LONDON (Reuters) - Unlisted Dutch bank Rabobank RABO.UL expects to take a 250 million euro ($371.9 million) gross hit from the DSB Bank bankruptcy, its finance chief told Reuters on Thursday, a loss it could easily absorb.
“We are currently working from the assumption that it might be 250 million euros gross,” of tax Chief Financial Officer Bert Bruggink said at the Reuters Global Finance Summit.
“But the latest noises we pick up is that the final (overall) loss might be lower than 1 billion, so I‘m still hopeful that ultimately things won’t be that bad,” he said.
Dutch banks have to contribute to a deposit guarantee system according to their market share, to reimburse savers hit by the bankruptcy of the aggressive mortgage lender DSB Bank, which was declared bankrupt last month.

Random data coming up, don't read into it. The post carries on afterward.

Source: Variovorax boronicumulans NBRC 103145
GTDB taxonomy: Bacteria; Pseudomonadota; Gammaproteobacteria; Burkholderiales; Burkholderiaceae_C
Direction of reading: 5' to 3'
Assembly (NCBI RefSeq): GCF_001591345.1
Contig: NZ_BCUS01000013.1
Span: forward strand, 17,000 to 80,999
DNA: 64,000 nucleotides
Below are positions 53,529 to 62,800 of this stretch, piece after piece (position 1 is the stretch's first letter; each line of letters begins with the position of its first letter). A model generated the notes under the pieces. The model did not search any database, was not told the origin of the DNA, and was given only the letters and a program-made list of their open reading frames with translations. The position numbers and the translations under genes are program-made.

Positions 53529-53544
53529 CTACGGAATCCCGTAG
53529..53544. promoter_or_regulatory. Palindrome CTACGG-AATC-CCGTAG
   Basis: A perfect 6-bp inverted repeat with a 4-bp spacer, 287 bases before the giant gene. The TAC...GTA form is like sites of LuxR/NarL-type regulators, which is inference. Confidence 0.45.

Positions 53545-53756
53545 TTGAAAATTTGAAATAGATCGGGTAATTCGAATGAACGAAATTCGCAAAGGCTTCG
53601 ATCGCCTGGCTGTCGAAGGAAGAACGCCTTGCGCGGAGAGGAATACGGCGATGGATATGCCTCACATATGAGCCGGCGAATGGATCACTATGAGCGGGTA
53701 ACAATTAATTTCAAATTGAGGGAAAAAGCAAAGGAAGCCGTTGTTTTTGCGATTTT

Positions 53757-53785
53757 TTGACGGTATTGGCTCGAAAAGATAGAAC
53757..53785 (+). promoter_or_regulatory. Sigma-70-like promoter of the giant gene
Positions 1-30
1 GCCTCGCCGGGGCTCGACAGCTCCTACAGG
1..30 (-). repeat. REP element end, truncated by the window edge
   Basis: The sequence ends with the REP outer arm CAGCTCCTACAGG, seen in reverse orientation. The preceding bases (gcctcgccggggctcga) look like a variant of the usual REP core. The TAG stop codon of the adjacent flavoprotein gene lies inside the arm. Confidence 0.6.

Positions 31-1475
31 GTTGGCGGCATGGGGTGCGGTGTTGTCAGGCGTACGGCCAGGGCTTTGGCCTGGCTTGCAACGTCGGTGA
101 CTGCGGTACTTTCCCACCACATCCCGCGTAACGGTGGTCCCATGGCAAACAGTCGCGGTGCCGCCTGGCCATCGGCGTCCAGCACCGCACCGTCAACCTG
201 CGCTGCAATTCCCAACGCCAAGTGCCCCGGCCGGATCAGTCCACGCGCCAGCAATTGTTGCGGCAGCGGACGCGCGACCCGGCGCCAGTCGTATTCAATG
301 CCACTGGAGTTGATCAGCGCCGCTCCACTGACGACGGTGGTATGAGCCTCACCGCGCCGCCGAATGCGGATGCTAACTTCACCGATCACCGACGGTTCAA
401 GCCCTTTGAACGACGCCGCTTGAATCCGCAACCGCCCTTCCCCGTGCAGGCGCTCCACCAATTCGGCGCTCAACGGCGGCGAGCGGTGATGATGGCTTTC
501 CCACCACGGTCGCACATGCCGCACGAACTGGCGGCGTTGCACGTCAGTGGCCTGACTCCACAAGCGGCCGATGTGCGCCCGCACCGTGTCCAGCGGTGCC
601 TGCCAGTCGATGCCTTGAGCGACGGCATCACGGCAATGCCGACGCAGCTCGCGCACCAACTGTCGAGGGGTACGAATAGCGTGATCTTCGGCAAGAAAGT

“We could quite easily absorb this potential loss in the second half results, without making any adjustments to our expectations for the full year profit,” Bruggink said.
Rabobank was using an estimate of a market share of savings deposits in Europe of around 25 percent, Bruggink said.
Lenders were liable for up to 3.25 billion euros in deposit guarantees after a Dutch court declared DSB bankrupt, though the final number was deemed to be much lower already at the time, as asset sales could offset the burden.
Reporting by Douwe Miedema